R.I.P. David Halberstam

Author David Halberstam was killed in a car accident today. His The Best and the Brightest is a classic on the Vietnam War, and The Fifties is one of my favorite books. He’ll be missed.
**Sadly, this isn’t the first time his family has experienced tragedy – according to his Wikipedia article, Halberstam’s brother was murdered by an escaped convict in 1980.

Meant to include an article about his death.


The Breaks of the Game was the first book that took basketball seriously, and it spawned a bunch of others, most of which few people would recognize.

He will be missed.

I just saw this headline on Yahoo News and I am really bummed. I have probably read a dozen of his books, from The Best and the Brightest, to The Fifties, to The Breaks of the Game. He and David McCullough were my two favorite historical authors.

I’ll miss his tomes. They were mighty tomes. Very few could appreciate them. Only the best…

You know, just a few weeks ago I was thinking of writing him a fan letter to encourage him to consider writing another decade history – maybe “The Sixties.”

Holy shit. The radio said San Matteo, but it was actually Menlo Park. I drove right by there on my way back from Stanford today.

I remember reading his articles in the Times when I was a kid. He was a great reporter too.

OMG! :frowning:

I’m really, really sorry. I love his work… his The Reckoning is one of the finest business case studies/histories ever written.

Aw, shit. I just finished rereading “The Fifties”.

I think the only one of his books I’ve read is The Powers That Be, which I enjoyed, although I still plan to read some of the others. I was sorry to hear of his passing.

Black… very black… utterly without cream or sugar.

And now he’ll never write “The Worst and the Stupidest.”

Here’s an interesting collection of Halberstam excerpts and opinion pieces that relate to the current crisis in journalism.


People like Ted Koppel on NPR this morning, who know more about such things than I, said Halberstam was a great writer. I came to his writings through his sports books, which were less than stellar.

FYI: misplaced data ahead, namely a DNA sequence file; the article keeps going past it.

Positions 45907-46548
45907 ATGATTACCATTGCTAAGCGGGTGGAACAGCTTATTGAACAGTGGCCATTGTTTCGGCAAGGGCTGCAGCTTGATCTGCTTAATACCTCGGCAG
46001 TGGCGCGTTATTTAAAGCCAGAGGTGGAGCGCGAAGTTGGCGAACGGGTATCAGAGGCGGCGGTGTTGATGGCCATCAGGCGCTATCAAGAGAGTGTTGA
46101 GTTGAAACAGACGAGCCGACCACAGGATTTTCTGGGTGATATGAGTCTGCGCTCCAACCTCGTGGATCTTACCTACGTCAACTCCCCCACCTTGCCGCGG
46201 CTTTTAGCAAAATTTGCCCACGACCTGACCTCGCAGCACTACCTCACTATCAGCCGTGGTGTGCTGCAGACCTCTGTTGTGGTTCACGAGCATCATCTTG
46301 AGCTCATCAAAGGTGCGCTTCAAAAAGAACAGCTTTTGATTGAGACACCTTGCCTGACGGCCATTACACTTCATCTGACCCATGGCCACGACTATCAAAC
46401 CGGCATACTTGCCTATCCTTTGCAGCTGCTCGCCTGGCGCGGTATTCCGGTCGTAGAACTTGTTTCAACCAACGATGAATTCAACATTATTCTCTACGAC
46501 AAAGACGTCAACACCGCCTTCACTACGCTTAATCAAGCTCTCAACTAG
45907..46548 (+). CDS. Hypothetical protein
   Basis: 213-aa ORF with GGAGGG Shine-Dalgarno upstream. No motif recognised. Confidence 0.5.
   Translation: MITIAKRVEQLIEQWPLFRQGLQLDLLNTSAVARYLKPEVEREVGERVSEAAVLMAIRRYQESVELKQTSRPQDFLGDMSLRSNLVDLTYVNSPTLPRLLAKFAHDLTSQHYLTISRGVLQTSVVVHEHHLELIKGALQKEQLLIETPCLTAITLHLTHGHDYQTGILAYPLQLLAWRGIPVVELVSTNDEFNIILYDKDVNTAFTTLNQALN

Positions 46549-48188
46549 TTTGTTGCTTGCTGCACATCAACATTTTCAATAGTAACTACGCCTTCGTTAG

Quoting from an Amazon review fo Halberstam’s book, “The Summer of '49”, which itself references baseball writer Bill James’ unfavorable review of the book,

" There are many errors of fact that could have been avoided with a little research on Halberstam’s part. To mention just a few:

  1. Mel Parnell was not a rookie in 1948.
  2. Gene Bearden did not win the Rookie of the Year award.
  3. Jackie Robinson did not steal bases “at will” against Yogi Berra in the 1947 series, in fact, he stole exactly one base.
  4. Denny Galehouse was not primarily used in relief in 1948.
  5. Joe McCarthy was not “weary of rookies.” In fact, very few managers used rookies as often as McCarthy did."
    Halberstam’s other baseball book, “October 1964” contained a more basic error. Halberstam’s premise was that the New York Yankees dynasty of 1947-64 was doomed to failure because the Yankees did not make an effort to sign black players. I would point out that while it is true that the Yankees did not sign black players (save for Elston Howard and one or two others I can’t remember now), the Yankees were not harmed by such failure from 1947 to 1964, and during that time compiled just about the greatest record in professional sports. Taken in that light, Halberstam’s premise, “if only they weren’t prejudiced and had signed some black players”, appears ridiculous.